I'm the Sandwich Generation: Here's How I Care for My Toddler and Mom With Dementia

Adrienne Farr
"Folks told me it was going to be hard being a mom, but nobody told me how bananas it is to be a mom of a toddler and care for an aging parent."
Adrienne sandwiched between her mom and daughter.  | Adrienne Farr

I'm mayonnaise. My 79-year-old mother is the bread on the bottom and my 2.5-year-old daughter is the bread on the top. I'm the squishy stuff in between that's oozing out the sides and dripping all over the floor. That's right—Having had my daughter at 41, I'm part of what is known as the sandwich generation, a group who cares for aging parents while raising children of our own. Folks told me it was going to be hard being a mom, but nobody told me how bananas it is to be a mom of a toddler and care for an aging parent who has been diagnosed with "moderate" dementia and Alzheimer's. I put moderate in quotes because thinking the nice lady who drove her around yesterday was a cousin we haven't seen in years (it was me) or forgetting that her dad has died certainly doesn't feel moderate to me.

This situation I was thrust into (newborn baby + caretaker for my mom) feels like I am limping up Mount Everest with no cane and no guide. There's potty training and well, potty training. Repeating myself to a toddler and answering my mom's question five times (at least). Dealing with tantrums and searching for meaningful conversations that don't cause further confusion. There are cartoons and 'Jeopardy,' toddler tables and TV dinner tables. Sippy cups and mugs filled with herbal tea. Asthma pumps and blood pressure meds. Socks with bunnies and knee highs.

Let's add in the fact that I'm a single mother by choice, part of a community of women who realized the man thing wasn't working but our biological clock was—on overtime. That means there's no 50/50 custody and no weekend visits. Yet somehow, although it doesn't always feel like it, it's working (though my bar is not set very high). I check to make sure both are breathing while asleep. They are. Success! It's working.

Adrienne's 79-year-old mother with her 2.5-year-old daughter.  | Adrienne Farr

If you are part of the sandwich generation or just struggling to balance all aspects of your life at once, whatever that may look like for you, here are a few tried and true tips I use to make it work (well, you know…kinda):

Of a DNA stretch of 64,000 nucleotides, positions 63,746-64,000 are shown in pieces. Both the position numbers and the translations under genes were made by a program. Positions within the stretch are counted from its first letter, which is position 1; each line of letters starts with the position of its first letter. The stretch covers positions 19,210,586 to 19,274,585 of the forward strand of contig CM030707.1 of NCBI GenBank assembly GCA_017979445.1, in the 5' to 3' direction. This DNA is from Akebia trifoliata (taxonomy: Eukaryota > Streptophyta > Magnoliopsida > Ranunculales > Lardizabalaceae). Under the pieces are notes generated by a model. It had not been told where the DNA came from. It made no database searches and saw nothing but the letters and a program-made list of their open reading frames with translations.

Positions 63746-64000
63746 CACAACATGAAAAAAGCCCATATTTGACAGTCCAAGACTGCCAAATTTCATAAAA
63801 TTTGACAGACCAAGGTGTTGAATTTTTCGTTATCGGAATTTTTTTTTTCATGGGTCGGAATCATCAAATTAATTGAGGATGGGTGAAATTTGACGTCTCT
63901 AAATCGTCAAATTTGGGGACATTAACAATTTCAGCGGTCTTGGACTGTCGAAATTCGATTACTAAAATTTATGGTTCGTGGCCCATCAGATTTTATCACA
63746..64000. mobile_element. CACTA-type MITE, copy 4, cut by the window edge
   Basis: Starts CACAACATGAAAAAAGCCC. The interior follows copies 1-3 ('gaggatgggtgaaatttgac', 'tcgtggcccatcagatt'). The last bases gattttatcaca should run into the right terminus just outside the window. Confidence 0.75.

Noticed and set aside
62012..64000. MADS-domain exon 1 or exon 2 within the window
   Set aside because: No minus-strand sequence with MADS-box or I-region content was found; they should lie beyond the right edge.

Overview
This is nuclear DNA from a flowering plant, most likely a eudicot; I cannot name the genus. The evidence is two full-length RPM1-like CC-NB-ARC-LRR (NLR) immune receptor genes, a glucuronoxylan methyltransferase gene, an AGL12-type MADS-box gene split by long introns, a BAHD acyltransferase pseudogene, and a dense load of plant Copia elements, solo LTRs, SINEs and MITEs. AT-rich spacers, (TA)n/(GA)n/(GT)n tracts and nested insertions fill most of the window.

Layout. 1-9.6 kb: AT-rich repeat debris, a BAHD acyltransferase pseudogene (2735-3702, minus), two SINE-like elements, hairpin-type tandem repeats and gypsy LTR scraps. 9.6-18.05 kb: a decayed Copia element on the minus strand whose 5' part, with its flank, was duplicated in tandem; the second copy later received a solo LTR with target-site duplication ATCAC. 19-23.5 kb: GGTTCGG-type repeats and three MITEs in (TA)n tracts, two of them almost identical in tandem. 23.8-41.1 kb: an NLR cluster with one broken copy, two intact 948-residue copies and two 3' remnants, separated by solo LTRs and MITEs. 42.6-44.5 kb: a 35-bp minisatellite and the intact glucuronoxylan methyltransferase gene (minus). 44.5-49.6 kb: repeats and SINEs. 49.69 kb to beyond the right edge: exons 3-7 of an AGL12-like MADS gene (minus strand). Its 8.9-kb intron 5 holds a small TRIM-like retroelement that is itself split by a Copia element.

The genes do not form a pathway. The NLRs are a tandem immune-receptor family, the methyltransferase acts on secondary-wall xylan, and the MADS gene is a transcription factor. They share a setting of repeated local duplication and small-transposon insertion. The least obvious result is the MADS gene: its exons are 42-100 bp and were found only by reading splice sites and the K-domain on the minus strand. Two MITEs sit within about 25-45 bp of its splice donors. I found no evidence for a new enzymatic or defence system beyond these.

Focus on gratitude

When things are overwhelming and I'm spread so thin that I'm practically transparent, I wipe my tears and move into gratitude mode. I thank God that my mom is still around and that I'm blessed enough to have this time with her. I thank God for the daughter who took the better part of two years to conceive. I thank God for an understanding boss who also happens to be the mom of twins and gets it. I thank God for the stamina to keep going.

Call in whatever help you can

When I had to stay late for work I called up two of my very best friends and asked if they could take time out of their busy lives to help out. One picked my daughter up from school, the other got takeout and watched her until I got home. When my mom isn't answering the phone and I'm at work in a near panic, I throw out a group text and ask if anyone is available to do a drive by. Someone usually is.

Take some me-time

This almost never happens but when it does, I legit see the difference. I meditate or get my hair done or drink wine or listen to awesome music or queue up Audible to Michael Singer, Oprah Winfrey, Rhonda Byrnes. Did I say I drink wine?

Purge

Like for real. Marie Kondo your home. Not that I have the time to be hugging and loving clothes but when there's a clutter-free space in my home I can suddenly think…and feel…and dare I say feel good? This week I'm purging on steroids. That translates to a bed full of clothes minus two huge bags that have been donated, and a moving team getting rid of two air conditioners, a king size bed, ginormous trunk of old linen, and a dresser.

Getting rid of stuff helps me find clarity in the chaos and once I let it all go, I can finally breathe again. Namaste.